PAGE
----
A study produced by the Centre for Economic Policy Research (CEPR 2013) indicates that in the best-case TTIP scenario, the average EU household of four could see its disposable income rise by EUR 545 per year by 2027 as a result of lower prices and higher productivity. But the degree of uncertainty involved in such predictions is immense, not least because they depend on the extent of the agreement. Will there be a comprehensive agreement with full-fledged liberalisation of non-tariff barriers, or a 'light' agreement with not much more than a cut in tariffs?

We probably have a better sense of the cross-industry gains and losses. It is likely that the car industry stands to gain considerably from TTIP on both sides of the Atlantic. Not surprisingly, it is one of the best organised industries in relation to the agreement. In the case of the UK, other industries likely to gain include chemicals and the pharmaceutical industry.

But even if we believe that TTIP would be beneficial for countries and consumers as a whole, there will inevitably be losers. For example, highly protected sections of the Mediterranean agricultural industry might shrink once their tariff and non-tariff barriers are removed. It is unclear how governments envisage mitigating the adverse effects.

Losing the public debate

In any case, numbers alone will not win the hearts and minds of the electorate. The potential benefits of TTIP are likely diffuse, while costs will be concentrated. The lack of transparency creates further suspicion.

Governments have to come up with convincing narratives and concrete examples if they want to sway the public debate. At the moment, in most EU countries there is either no debate about TTIP, or it is centred around cherry-picked items such as chlorinated chicken. It seems that governments across the EU are currently losing the public debate.

Communication cannot be left to the EU Commission alone. Governments should engage more with their national electorates, and this engagement needs to happen at all levels of government, not only through trade and economics ministers.

Important sticking points

A number of difficult issues stand out. These include:

Regulation and non-tariff barriers: The meat of the TTIP negotiations is not about tariffs but rather about aligning regulation and removing non-tariff barriers. A classic example is car safety regulation. There is no evidence that cars are less safe in either the EU or the US. However, car manufacturers currently have to comply with two different sets of regulation. Removing duplicate regulation would bring down production costs and arguably consumer prices, even if this does not automatically generate new trade. While car safety is a common sense issue, negotiators face many controversial issues such as food safety regulation.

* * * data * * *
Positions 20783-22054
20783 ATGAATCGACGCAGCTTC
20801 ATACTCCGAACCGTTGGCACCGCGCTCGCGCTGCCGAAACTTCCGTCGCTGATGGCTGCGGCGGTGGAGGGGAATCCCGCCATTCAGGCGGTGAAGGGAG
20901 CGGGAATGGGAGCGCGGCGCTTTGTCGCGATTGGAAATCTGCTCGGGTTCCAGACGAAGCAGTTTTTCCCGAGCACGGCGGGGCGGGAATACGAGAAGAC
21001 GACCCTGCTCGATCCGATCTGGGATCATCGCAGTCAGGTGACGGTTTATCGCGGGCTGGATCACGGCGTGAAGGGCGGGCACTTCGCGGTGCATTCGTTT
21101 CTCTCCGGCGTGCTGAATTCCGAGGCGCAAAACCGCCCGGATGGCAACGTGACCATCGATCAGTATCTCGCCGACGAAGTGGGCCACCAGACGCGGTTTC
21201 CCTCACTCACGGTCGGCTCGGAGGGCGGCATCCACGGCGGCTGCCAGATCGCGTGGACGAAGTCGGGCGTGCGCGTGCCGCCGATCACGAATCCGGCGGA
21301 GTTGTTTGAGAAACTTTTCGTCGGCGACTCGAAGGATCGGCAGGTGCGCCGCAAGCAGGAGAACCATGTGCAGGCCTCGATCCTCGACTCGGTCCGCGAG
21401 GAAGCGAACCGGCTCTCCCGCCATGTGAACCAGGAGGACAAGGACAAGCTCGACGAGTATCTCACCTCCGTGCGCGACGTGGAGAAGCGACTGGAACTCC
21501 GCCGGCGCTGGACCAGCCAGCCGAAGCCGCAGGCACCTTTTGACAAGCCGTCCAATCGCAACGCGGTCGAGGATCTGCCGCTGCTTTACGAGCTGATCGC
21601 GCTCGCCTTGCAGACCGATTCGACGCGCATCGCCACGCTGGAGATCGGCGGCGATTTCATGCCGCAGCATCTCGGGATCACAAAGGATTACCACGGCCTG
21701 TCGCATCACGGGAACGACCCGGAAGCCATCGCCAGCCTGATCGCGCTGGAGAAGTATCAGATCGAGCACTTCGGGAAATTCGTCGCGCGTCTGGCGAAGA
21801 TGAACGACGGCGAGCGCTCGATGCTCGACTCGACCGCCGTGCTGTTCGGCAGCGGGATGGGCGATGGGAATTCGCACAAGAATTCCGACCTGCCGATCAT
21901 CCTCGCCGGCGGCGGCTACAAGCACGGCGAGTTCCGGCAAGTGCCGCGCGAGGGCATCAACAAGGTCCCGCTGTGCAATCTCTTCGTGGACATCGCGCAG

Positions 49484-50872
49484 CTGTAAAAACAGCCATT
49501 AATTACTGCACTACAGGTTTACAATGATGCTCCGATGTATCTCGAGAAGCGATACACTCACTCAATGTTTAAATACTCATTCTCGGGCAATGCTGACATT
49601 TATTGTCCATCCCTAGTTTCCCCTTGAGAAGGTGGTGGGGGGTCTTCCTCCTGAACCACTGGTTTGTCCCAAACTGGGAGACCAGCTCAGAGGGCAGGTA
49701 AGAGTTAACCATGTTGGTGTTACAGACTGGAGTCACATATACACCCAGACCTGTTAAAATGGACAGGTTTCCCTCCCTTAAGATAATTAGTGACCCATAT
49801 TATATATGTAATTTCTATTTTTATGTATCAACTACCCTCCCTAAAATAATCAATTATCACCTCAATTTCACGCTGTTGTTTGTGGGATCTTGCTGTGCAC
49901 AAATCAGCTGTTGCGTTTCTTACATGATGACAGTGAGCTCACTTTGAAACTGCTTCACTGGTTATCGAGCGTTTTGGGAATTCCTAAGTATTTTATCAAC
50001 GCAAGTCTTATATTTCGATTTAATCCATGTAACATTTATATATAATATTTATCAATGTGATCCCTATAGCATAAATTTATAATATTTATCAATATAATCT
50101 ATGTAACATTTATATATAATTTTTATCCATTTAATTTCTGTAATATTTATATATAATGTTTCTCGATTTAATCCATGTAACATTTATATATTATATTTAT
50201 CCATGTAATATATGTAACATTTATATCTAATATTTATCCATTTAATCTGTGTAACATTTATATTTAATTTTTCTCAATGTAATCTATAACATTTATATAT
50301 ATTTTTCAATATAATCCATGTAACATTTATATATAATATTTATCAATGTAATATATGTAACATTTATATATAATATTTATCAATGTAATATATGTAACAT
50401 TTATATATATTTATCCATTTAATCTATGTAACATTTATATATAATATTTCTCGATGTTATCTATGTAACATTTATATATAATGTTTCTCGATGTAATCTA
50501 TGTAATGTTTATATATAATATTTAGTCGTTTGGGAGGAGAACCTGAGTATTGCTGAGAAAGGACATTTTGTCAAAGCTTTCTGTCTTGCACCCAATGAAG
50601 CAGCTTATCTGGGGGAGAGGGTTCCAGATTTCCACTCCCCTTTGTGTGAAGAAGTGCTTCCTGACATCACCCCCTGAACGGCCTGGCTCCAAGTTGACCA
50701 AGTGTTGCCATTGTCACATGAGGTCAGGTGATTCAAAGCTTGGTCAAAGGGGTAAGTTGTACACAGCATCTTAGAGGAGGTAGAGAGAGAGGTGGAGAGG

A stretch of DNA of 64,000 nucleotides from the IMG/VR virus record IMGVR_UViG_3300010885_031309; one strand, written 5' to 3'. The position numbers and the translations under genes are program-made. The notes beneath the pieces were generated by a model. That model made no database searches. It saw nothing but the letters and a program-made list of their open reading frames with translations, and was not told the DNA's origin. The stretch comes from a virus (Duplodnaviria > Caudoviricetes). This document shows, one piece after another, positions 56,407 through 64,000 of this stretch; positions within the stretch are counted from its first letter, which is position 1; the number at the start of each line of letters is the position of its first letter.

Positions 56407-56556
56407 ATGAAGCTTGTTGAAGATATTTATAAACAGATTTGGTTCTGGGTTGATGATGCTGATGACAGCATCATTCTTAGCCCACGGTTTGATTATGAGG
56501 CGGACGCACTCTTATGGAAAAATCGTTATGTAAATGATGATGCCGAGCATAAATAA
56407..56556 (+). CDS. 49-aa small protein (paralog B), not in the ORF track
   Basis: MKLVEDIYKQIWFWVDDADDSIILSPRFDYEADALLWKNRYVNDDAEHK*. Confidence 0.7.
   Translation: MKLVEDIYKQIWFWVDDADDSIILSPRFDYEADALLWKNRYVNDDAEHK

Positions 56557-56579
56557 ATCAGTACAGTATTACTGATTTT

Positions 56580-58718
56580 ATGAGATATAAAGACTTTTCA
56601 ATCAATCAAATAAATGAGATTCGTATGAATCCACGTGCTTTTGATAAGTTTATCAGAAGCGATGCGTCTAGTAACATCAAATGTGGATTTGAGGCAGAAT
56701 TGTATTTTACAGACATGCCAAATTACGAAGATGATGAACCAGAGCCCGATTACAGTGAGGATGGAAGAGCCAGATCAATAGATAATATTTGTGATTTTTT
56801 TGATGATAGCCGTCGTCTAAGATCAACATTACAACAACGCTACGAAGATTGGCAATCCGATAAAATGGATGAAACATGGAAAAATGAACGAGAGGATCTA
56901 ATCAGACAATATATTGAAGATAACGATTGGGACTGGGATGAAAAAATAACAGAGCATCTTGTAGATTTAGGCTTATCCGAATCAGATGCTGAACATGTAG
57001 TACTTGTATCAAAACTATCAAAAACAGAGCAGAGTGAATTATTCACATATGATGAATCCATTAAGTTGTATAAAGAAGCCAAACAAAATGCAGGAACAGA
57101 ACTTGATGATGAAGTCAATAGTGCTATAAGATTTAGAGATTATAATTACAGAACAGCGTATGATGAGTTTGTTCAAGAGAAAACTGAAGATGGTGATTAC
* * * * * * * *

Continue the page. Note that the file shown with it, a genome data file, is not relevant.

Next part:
Agriculture: Agriculture is traditionally a contentious area. For example, not all geographical indications such as Parma ham and champagne will be recognised by the US. Meat exports are another difficult issue.

Government procurement: Fair and open access to government contracts is supposed to be an essential part of TTIP. But access is especially difficult to obtain at the sub-federal level where national governments might have less power to legislate. Some promising progress has recently been made by the EU on that front in the CETA agreement with Canada.

Investor-State Dispute Settlement (ISDS): ISDS turns out to be a particularly contentious issue in the European debate. In particular, a hostile stance has been adopted by the German government and large parts of the German public. Perhaps not surprisingly, ISDS is also an issue where a great deal of misinformation is inserted into the public debate. At its core, ISDS is only an enforcement mechanism. What matters more are the substantive protections afforded to foreign investors in the TTIP investment chapter. Nevertheless, there is considerable pressure on the EU to drop ISDS from the negotiations. But given that the EU typically insists on ISDS mechanisms when negotiating trade agreements with lower-income countries, it would smack of hypocrisy to oppose them when negotiating with the US.

Financial services: Financial services are a priority for the UK given their weight in the British economy. However, the US Administration strongly resists the inclusion of financial services under the TTIP umbrella, partly because it is occupied with implementing the Dodd-Frank Wall Street Reform and Consumer Protection Act of 2010.

Geostrategic considerations: Writing the rules of 21st-century trade

International trade in the modern world is increasingly about ‘making things’ and no longer as much about ‘selling things’ (Baldwin 2012). The rise of outsourcing, back-and-forth trade and global value chains has fundamentally transformed international trade and foreign direct investment (FDI). Governance and regulation is needed to facilitate these trends.